Slow medicine and how it can improve your level of healthcare

I’ve recently read something that really struck a chord with me…

Slow Medicine: The Way to Healing was written by Dr. Victoria Sweet and chronicles her medical training in San Francisco at around the same time I entered medical school in Toronto.

Her experiences learning to become a doctor were very similar to mine. An extended apprenticeship focused on careful histories and listening to patients’ stories. Meticulous physical exams. Paper charts full of handwritten notes. The pride in figuring out a diagnosis. The shame of missing something obvious. The humanness of it all.

It’s what Sweet calls slow medicine. And it’s a way to heal the body that many physicians have forgotten…

Fast medicine versus slow medicine  

Today we practice fast medicine. Electronic health records. Drop-down phrases. Click and paste visits. Numeric diagnosis codes. Computer-aided decision making. Even as I’m writing this, the words sound impersonal and cold.

Don’t get me wrong. A computer reminding doctors that when they put someone on a drug like amiodarone that they should monitor thyroid function — or that the patient is due for a screening colonoscopy or tetanus shot — is a good thing and helps ensure more consistent, high-quality care while helping prevent mistakes.

But the stories are gone. It’s like the soul of the patient has disappeared. Entire medical records can be composed of pre-populated phrases endlessly copied from visit to visit. We are now just bits of standardized data. Even though the exact same data manifests uniquely in different patients.

The other casualty of fast medicine is the forgotten concept that given time if we just remove the obstacles, the body can heal itself. Fast medicine sees high cholesterol and prescribes a pill. Slow medicine tries to uncover why cholesterol is high in the first place and then removes the cause. In most instances, both approaches yield lower cholesterol numbers. But, ultimately, Slow Medicine tends to be more satisfying for both patient and practitioner — because it’s more holistic and comprehensive and tends to be accompanied by various other benefits.

Related: Say hello to the holistic health cure for just about everything

Slow and fast medicine are not necessarily at odds with one another. They are complementary. And we often need both to optimally manage a patient. But somewhere along the way, we yielded to fast medicine’s approach so much that the slow got lost entirely.

Getting back to slowing down  

Fortunately, the pendulum is starting to swing back and I’m proud to say that Step One Foods is one example of that.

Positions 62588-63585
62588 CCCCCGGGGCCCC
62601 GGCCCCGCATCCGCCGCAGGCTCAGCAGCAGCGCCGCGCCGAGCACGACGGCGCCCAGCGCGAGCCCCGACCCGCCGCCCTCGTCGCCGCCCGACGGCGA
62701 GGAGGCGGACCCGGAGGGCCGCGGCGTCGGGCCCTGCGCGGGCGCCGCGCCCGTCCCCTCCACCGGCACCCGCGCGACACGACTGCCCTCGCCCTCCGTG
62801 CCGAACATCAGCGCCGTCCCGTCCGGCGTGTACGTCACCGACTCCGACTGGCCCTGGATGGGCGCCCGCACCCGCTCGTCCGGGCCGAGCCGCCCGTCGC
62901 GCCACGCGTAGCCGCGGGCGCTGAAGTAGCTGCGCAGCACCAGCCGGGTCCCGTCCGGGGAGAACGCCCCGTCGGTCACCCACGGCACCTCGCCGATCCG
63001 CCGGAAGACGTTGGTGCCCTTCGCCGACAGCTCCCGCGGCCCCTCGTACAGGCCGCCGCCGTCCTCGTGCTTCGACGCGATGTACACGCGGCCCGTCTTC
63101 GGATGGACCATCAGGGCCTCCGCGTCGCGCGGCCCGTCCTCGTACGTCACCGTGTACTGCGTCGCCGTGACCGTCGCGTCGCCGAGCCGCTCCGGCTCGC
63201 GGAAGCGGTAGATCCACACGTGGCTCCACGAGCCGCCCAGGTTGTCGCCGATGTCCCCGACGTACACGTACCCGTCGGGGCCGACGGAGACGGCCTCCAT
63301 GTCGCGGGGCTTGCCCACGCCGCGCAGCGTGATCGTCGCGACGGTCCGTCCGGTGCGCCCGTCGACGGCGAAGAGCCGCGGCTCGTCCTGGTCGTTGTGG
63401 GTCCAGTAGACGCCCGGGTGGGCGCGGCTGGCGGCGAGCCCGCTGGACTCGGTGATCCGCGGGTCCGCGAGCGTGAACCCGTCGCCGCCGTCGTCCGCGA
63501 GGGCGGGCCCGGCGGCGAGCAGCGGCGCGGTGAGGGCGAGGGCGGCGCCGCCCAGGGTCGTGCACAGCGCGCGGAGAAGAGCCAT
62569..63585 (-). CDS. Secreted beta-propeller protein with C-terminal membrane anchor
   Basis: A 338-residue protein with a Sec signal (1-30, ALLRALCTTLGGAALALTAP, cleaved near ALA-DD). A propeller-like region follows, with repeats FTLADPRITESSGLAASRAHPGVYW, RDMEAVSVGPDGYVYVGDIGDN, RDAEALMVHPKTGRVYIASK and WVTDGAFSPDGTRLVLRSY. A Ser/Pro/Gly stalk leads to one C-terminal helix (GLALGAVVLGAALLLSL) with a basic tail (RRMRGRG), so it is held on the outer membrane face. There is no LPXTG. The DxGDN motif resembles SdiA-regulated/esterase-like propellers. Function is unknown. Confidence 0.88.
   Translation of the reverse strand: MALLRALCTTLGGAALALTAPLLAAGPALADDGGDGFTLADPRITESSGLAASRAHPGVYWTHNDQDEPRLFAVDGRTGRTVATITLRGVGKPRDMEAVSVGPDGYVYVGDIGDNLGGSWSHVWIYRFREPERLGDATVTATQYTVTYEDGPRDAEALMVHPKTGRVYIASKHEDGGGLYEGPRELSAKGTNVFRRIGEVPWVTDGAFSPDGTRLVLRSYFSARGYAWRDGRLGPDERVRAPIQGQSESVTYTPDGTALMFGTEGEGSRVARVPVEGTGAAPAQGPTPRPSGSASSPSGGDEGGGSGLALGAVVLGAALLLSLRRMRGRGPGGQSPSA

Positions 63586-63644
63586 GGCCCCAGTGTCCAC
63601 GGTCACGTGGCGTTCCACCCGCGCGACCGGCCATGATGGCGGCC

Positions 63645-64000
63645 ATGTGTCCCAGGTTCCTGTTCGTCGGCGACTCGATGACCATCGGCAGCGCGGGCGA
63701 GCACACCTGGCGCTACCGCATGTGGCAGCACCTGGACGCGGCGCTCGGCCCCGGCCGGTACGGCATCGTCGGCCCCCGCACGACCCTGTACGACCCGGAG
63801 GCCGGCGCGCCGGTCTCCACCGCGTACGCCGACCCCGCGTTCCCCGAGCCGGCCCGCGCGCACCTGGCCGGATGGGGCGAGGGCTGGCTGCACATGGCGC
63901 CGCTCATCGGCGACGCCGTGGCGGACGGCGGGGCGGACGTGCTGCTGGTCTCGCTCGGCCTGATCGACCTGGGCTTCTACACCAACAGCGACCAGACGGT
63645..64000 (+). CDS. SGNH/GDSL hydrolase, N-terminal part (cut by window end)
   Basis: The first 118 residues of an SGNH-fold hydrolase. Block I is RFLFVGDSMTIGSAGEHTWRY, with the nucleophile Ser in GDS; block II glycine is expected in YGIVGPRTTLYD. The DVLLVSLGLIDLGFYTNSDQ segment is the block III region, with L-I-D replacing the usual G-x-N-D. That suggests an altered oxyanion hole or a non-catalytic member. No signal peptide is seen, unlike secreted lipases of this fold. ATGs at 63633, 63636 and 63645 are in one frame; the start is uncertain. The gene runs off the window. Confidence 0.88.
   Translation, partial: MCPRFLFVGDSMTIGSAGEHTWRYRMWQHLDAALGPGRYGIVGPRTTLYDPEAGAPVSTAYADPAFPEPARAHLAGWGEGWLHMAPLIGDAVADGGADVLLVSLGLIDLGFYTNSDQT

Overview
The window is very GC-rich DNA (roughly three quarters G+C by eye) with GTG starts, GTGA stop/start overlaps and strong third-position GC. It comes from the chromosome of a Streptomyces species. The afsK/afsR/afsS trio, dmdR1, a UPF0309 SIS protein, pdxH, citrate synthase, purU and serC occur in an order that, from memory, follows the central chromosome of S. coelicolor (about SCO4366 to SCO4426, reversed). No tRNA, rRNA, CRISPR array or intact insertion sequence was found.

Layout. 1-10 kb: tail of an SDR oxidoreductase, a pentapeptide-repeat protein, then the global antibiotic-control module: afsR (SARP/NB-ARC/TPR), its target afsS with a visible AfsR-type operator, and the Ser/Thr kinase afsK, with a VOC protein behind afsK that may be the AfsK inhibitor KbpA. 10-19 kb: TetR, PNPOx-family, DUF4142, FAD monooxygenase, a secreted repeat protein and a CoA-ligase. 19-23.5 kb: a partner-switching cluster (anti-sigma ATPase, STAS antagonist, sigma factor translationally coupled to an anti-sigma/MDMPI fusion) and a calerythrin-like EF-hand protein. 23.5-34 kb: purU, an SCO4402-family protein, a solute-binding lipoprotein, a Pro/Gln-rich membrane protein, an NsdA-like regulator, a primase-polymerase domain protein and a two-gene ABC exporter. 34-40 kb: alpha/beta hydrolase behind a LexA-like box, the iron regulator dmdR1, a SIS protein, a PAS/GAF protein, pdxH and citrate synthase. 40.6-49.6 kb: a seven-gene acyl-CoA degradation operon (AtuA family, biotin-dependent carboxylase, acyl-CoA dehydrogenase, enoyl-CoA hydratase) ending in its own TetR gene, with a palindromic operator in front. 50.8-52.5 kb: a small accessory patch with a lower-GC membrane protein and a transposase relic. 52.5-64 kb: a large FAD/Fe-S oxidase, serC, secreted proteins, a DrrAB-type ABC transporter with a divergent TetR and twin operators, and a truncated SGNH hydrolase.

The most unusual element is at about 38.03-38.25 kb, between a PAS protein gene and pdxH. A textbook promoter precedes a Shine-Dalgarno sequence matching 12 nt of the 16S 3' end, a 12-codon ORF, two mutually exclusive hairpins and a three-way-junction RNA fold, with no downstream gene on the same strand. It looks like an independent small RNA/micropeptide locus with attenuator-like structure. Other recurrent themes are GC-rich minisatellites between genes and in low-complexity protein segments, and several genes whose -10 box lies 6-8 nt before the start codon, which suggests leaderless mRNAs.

Changing what you eat is a slow medicine approach. But the effects are not necessarily slow to materialize. To see a significant reduction in cholesterol from dietary change, all you need is 4 weeks. To see a significant change in blood sugar control, you need 3 months. To see a sustained change in weight, you might need half a year. But what’s really amazing is that all of those positive health changes are the result of the exact same intervention.

There is no fast medicine solution that can accomplish all of that all at once.

Pills, though effective and often necessary, are not the only approach to the treatment of a chronic health condition. Which is why I always encourage patients to be better advocates for themselves. If you have a chronic health issue, next time you’re in to see your provider ask what YOU can do to better manage your condition. And especially what you can do from a dietary perspective to help your other treatments work better — or reduce the need for them in the first place.

Because, given time, if we just remove the obstacles, the body can heal itself.

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Dr. Elizabeth Klodas MD, FACC

By Dr. Elizabeth Klodas MD, FACC

"Diet is a major driver of high cholesterol, but instead of changing the food, we prescribe medications. This never seemed logical to me.” Dr. Klodas has dedicated her career to preventive cardiology. Trained at Mayo Clinic and Johns Hopkins, she is the founder and Chief Medical Officer for Step One Foods. Dr. Klodas is a nationally sought out speaker and has an active role at the American College of Cardiology. Her clinical interests include prevention of heart disease and non-invasive cardiac imaging and she has published dozens of scientific articles throughout her career. Dr. Klodas has been featured on CNN Health for her mission to change how heart disease is treated. An independent study performed at leading medical institutions affirmed the ability of Step One Foods to deliver measurable and meaningful cholesterol-reduction benefits in the real world. The results of the trial were presented at the 2018 American Heart Association’s Scientific Sessions. Dr. Klodas has also authored a book for patients, "Slay the Giant: The Power of Prevention in Defeating Heart Disease," and served as founding Editor-in-Chief of the patient education effort of the American College of Cardiology. In addition to her practice and her duties at Step One Foods, she also serves as medical editor for webMD.